Thursday, March 10, 2011


Wendy Edey and Rachel Stege
(reprinted from the Grey Nuns Women's Welness Newsletter, Spring 2011)
We at the Hope Foundation put a lot of emphasis on hope, strengths and resources in our work with groups of people who have chronic pain. We ask people to share their wisdom with each other. Getting attention and help from professionals is one of the MOST common issues raised by participants in our hope and strengths groups for people with chronic pain. We collect a lot of knowledge from the group members in our process of developing hope by drawing attention to personal strengths and resources. The main issue with chronic pain, from a hope perspective, is that it doesn’t go away. This tests the courage of the sufferers, but also of the people who use their professional skills to relieve the pain. That said, our group members have a lot of good ideas about how to build good relationships with doctors, physiotherapists and other helpers. Here are some of the ideas they have shared with us.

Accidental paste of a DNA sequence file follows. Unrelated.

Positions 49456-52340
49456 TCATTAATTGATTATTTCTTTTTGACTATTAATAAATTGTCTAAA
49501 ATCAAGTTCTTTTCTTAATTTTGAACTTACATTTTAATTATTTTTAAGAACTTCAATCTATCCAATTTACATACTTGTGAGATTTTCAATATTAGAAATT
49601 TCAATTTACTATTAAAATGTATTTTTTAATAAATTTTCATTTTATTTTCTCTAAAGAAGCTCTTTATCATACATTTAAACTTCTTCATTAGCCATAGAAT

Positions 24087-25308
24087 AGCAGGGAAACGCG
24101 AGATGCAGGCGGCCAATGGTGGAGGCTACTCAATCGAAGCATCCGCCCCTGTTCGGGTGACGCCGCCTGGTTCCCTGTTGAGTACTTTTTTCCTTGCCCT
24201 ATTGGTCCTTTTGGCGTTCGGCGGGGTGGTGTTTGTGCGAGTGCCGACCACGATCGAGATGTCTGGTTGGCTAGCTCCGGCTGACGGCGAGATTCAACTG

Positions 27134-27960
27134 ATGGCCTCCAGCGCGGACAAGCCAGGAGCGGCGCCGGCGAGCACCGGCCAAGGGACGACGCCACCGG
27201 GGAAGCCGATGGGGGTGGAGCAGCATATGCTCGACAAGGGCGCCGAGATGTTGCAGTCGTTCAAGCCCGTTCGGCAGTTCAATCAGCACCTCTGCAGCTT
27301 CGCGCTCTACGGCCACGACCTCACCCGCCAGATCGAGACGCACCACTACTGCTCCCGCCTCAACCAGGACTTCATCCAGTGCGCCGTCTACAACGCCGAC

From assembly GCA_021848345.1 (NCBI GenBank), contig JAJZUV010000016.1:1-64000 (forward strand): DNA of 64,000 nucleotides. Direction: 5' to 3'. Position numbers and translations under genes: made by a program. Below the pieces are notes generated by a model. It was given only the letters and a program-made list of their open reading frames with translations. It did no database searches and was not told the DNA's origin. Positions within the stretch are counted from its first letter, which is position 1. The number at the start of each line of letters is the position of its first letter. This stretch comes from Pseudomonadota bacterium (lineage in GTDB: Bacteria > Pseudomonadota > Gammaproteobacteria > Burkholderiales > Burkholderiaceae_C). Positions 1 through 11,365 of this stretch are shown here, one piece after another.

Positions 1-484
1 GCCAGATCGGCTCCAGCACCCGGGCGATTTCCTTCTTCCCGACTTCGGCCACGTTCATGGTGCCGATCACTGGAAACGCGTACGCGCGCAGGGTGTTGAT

Respect the fact that people are busy and make the most of the time you have. Anticipate common questions and have answers prepared. Focus on the problems you want to address. You may have many needs, but limit yourself to asking for those things that fit the work of this professional. Go in with a list of questions you want answered. Keep a diary of incidents or changes related to your condition and take it in with you.
Help professionals work efficiently as a team. You will benefit if they know what others are doing for you. Make it easy for them to communicate by gathering up business cards and giving them to other team members. Ask for copies of test results from one place and take them with you to appointments at other places.
Appeal to the human side. We all need encouragement. Express appreciation for what has been done, even if you feel that more should be done. Talk about what you have been doing for yourself. Learn the professional jargon and speak in a language that fits the situation.
Finally, don’t give up after the first few tries. Network to find helpful professionals. Ask others what has helped them. Do research to learn all you can about your condition.
Your motivation will help motivate others, and their motivation to help you will keep you moving forward.

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